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Hagel nomination: Israelis ask 'what's the big deal?'

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“Zionism was about creating a shelter, the most secure place on earth for Jews,” said Bennett, speaking at a foreign policy debate at Hebrew University of Jerusalem today. “By having a nuclear Iran, Israel by one fell swoop would turn into the most dangerous place for Jews.”

Obama has promised to prevent a nuclear Iran, but his appointment of Hagel signals to some that Obama may be more lenient than they feel comfortable with.

“[Hagel] is dangerous,” says Eliyahu Ben Haim, one of the few Jerusalemites out and about on a very stormy day. “He’s anti-Semite. He’s against attacking Iran, he’s against sanctions, and he wants us to talk to Hamas and Hezbollah.”

But in the same shopping area, Fred Sternberg says Hagel essentially shares Obama’s views on Iran and the Israeli-Palestinian conflict and thus his appointment would not trigger any major policy change. The bigger conflict is between Israeli Prime Minister Benjamin Netanyahu’s government and Obama, he says.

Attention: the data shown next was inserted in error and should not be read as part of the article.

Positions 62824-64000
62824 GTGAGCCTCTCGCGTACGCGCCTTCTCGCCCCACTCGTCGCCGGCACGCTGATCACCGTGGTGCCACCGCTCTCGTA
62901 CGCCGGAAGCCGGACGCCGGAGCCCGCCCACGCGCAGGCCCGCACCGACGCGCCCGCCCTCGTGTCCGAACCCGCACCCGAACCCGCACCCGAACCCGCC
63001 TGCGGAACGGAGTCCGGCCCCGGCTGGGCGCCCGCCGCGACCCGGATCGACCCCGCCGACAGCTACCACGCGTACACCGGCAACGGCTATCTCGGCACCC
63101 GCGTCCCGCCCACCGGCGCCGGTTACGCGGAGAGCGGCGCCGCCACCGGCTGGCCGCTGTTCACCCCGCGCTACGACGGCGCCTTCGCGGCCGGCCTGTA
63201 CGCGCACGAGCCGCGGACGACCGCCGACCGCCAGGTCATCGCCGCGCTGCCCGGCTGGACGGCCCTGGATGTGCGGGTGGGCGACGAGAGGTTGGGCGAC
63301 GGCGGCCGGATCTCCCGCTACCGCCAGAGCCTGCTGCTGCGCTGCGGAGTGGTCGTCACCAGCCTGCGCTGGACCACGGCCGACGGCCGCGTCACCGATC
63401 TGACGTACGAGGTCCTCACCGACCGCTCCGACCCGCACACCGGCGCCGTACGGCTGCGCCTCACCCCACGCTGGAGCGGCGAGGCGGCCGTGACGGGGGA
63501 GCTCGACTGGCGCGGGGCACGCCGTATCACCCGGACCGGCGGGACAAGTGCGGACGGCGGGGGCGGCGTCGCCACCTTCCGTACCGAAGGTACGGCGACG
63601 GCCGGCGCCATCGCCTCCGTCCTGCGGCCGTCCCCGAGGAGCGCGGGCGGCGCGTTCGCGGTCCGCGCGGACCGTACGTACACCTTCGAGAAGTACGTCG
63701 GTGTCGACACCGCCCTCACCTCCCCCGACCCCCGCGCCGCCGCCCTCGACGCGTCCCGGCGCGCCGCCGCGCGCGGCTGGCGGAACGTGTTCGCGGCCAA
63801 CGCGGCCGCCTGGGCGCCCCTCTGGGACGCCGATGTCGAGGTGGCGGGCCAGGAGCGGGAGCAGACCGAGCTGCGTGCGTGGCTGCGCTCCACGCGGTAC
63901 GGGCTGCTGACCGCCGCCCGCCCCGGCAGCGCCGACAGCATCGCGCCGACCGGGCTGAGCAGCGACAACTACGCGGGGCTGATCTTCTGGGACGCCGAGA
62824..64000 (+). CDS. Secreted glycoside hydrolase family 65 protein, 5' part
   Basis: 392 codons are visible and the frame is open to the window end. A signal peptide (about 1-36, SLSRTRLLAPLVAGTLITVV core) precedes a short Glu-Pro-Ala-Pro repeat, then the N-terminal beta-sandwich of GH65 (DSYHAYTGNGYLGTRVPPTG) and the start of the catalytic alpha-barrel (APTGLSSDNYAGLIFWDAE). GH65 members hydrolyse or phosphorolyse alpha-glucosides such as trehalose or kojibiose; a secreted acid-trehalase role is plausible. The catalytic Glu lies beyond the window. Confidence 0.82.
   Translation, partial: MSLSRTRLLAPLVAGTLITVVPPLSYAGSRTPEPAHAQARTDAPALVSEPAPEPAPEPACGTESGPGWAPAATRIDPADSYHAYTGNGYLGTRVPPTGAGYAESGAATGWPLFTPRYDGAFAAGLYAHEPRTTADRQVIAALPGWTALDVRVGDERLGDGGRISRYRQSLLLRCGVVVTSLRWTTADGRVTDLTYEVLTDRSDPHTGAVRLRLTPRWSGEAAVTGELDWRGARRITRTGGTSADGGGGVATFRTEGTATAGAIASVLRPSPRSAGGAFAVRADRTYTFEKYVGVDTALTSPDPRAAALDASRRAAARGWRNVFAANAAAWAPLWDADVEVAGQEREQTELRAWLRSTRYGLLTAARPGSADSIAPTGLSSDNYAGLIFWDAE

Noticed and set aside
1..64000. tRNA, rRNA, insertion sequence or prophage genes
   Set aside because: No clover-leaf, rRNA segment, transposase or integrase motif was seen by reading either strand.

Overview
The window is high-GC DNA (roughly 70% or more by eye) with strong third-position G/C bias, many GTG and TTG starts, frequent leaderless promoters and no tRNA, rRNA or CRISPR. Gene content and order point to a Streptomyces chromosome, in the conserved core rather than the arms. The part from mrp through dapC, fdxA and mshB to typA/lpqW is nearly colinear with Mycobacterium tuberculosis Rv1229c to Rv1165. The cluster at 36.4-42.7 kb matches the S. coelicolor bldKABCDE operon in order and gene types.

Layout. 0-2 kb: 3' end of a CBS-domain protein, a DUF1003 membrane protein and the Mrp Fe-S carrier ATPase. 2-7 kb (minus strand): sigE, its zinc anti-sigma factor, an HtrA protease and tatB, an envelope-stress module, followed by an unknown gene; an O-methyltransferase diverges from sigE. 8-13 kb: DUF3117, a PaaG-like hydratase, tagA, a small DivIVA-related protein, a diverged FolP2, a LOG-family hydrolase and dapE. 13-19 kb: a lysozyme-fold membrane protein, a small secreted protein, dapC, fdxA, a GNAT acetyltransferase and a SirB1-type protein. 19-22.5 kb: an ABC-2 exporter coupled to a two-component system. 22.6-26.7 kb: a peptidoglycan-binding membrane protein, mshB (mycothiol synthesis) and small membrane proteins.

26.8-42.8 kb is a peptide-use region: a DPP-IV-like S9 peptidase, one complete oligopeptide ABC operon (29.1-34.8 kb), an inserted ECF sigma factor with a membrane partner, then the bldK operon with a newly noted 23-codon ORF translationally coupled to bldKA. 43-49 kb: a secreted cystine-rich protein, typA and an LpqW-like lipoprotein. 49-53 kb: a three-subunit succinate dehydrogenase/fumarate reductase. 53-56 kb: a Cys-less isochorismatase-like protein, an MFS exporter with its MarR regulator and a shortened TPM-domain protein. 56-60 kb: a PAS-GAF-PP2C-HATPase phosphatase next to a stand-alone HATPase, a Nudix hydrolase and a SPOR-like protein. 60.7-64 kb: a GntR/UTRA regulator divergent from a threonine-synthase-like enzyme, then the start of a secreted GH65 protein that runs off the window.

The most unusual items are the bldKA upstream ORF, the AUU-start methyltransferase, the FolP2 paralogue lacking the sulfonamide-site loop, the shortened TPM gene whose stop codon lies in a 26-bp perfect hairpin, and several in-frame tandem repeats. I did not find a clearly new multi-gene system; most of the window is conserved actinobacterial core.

“The problem is that we don’t have a government that is very friendly toward Obama,” says Dr. Sternberg, who has lived here for 40 years. “I do not agree with the policy of the Israeli government. So I am not very far from Obama.”

Others on the political left here even go so far as to support Hagel’s nomination.

“I listened yesterday to some remarks that Mr. Hagel said – one was his critique about the behavior of Israel in the Palestinian issue. I share his views,” said Yaakov Peri, former director of Israel’s internal security service, the Shin Bet. He notes that Hagel supports a Palestinian state and thinks Israel “should go for it, initiate it.

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